CHRISTOPHER STEVENS reviews last night’s TV: Forget fake news… fake cheese is the real problem to chew over
Secrets Of Your Supermarket Food
The Big Night In
To listen to Donald Trump and his querimonious outbursts, you’d think ‘fake news’ never existed before he arrived in the White House.
Not true. Fake news is old, as old as soul music. Marvin Gaye warned us about it: ‘Believe half of what you see, son, and none of what you hear.’ Marvin must have known about Facebook.
But now civilisation faces a new threat — fake cheese.
Presenter Stefan Gates exposed this pre-processed evil on the entertaining and informative Secrets Of Your Supermarket Food (C5), as he mixed up a vatful of his own. A glug of palm oil, a trowelful of powdered starch, a dollop of vegetable fat and a sprinkling of whey protein went into the recipe, along with a squirt of yellow food dye to make it even more appetising.
Sian Williams investigated how much air goes into soft ice cream as part of Secrets of Your Supermarket Food
Stefan was thrilled with his low-cost gunk, which cost an eighth of the price of the real thing. ‘Traditional cheese is made from milk,’ he explained, in case any viewers believed the stories (started by Wallace and Gromit) about a Wensleydale mine on the moon.
He took his fake cheese to a London family pizzeria, where chef Franco was a maestro with the mozzarella topping. Could processed fat taste as good, Stefan wondered? After all, that’s what they use for cheap supermarket pizzas.
Everything in Franco’s Italian soul cried out against the experiment. ‘Horrible to do it,’ he lamented. He sprinkled the fake stuff on one pizza base, then lovingly grated the best Neapolitan white cheese on the other and loaded them into the oven.
Fake-cheese pizza, it turns out, looks like a bad case of bubonic plague, all pustulent blotches on a crimson background. Stefan tried a taste but he couldn’t describe it out loud because his mouth was clagged up.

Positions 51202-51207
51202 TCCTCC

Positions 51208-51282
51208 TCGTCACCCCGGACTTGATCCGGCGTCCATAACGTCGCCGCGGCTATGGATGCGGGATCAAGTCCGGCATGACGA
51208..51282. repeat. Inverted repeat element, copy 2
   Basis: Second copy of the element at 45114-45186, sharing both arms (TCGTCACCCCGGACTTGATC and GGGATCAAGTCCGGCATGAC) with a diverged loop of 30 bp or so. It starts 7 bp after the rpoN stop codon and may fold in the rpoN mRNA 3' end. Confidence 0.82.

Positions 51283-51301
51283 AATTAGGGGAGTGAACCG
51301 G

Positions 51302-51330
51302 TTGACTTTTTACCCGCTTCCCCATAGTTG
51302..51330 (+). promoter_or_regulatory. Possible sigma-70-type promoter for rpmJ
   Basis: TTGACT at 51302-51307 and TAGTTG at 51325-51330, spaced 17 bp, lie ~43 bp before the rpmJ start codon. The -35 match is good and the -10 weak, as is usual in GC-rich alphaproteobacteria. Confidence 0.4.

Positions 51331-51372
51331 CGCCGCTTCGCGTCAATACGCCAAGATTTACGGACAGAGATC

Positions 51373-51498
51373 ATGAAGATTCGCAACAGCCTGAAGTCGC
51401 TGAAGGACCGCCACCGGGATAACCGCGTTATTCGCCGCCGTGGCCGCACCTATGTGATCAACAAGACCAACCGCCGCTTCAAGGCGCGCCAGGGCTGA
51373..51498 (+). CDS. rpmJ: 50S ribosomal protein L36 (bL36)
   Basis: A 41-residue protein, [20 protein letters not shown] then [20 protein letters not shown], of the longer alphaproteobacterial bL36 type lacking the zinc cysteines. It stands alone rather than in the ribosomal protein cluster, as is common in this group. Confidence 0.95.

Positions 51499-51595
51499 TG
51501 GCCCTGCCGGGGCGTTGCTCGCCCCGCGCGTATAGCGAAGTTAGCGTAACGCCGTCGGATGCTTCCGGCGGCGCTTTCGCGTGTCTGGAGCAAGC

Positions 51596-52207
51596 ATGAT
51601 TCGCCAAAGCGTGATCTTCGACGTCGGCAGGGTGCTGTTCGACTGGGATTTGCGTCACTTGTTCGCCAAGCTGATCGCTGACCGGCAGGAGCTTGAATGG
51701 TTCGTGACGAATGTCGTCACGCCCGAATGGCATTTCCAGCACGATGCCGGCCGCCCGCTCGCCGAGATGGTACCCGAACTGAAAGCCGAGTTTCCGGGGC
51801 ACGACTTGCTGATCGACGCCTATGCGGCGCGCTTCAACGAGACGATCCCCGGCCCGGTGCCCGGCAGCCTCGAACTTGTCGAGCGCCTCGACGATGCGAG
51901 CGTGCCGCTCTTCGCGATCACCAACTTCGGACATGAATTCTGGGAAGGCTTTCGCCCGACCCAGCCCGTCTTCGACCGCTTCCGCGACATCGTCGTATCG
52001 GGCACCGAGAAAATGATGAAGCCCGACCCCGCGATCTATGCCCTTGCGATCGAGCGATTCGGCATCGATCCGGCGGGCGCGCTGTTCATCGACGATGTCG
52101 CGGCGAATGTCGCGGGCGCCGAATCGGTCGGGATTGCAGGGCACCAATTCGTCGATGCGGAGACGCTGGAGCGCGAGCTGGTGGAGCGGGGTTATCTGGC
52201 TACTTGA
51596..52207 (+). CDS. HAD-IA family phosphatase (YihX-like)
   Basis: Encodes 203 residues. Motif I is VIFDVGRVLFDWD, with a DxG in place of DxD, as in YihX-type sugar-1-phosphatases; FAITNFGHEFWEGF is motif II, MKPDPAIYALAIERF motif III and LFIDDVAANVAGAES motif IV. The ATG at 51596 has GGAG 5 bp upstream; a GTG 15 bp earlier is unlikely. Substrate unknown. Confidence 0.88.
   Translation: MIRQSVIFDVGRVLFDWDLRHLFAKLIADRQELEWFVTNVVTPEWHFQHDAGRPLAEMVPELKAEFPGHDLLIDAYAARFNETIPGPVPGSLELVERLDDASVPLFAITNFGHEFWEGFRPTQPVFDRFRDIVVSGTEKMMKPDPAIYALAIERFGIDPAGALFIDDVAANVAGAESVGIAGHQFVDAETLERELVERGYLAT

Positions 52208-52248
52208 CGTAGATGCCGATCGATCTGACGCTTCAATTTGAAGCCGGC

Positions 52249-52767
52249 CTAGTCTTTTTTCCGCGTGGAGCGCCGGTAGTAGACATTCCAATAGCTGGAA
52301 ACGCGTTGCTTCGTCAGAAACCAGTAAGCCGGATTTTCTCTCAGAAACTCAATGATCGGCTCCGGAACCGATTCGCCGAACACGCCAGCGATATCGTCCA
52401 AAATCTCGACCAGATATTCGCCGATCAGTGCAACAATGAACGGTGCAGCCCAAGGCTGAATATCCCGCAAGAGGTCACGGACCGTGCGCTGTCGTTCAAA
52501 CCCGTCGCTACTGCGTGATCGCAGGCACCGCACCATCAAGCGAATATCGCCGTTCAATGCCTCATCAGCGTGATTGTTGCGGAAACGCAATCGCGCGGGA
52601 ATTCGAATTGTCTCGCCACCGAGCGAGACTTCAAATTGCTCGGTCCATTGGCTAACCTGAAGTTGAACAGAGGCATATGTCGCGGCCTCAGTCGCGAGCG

After he recovered, he set about discovering how chocolate manufacturers get the bubbles into their bars to make them bigger and lighter.
Who could have guessed that the pinpoint prickles in a Wispa are created with injections of nitrogen, while the honeycombing in an Aero is done with carbon dioxide?
Bloodbath of the night:
With its rock soundtrack and vintage dress sense, and every thug in a suit and tie, Gangs Of London (Sky Atlantic) feels like a classic crime movie. But the cartoon ultraviolence is like nothing ever seen on TV before. Very messy.
Co-presenter Sian Williams investigated the related question of how much air goes into soft ice cream. I was waiting for her to mention that the whipped variety, as served with a 99 Flake, was invented by a young Margaret Thatcher, during her years as a chemist after graduating from Oxford in the Forties.
That’s what the Bishop of London told mourners in his funeral address in 2013, that Maggie was ‘part of the team that invented Mr Whippy’.
So I checked and it’s not true, apparently. According to the Royal Society of Chemistry, she worked on cake fillings and soap.The story is blamed on Left-wing propaganda. It’s probably just more fake cheese then.
As an antidote to all the misinformation about coronavirus on social media, The Big Night In (BBC1) was three hours of honest laughs. There can never have been such a low-budget charity special on telly, but this combined effort from Children In Need and Comic Relief relied on genuine goodwill from the stars, not razzmatazz, to raise our spirits.
Following on from Sunday’s One World concerts from artistes’ living rooms, the stars of Little Britain joined Lenny Henry, Gary Barlow, Catherine Tate and a cavalcade of others. Classic sketches added to the laughter.
Long ago, Britons gathered round the piano when we wanted to make our own entertainment. Now, we crowd round tablets and smartphone screens to cheer each other up. And it works a treat.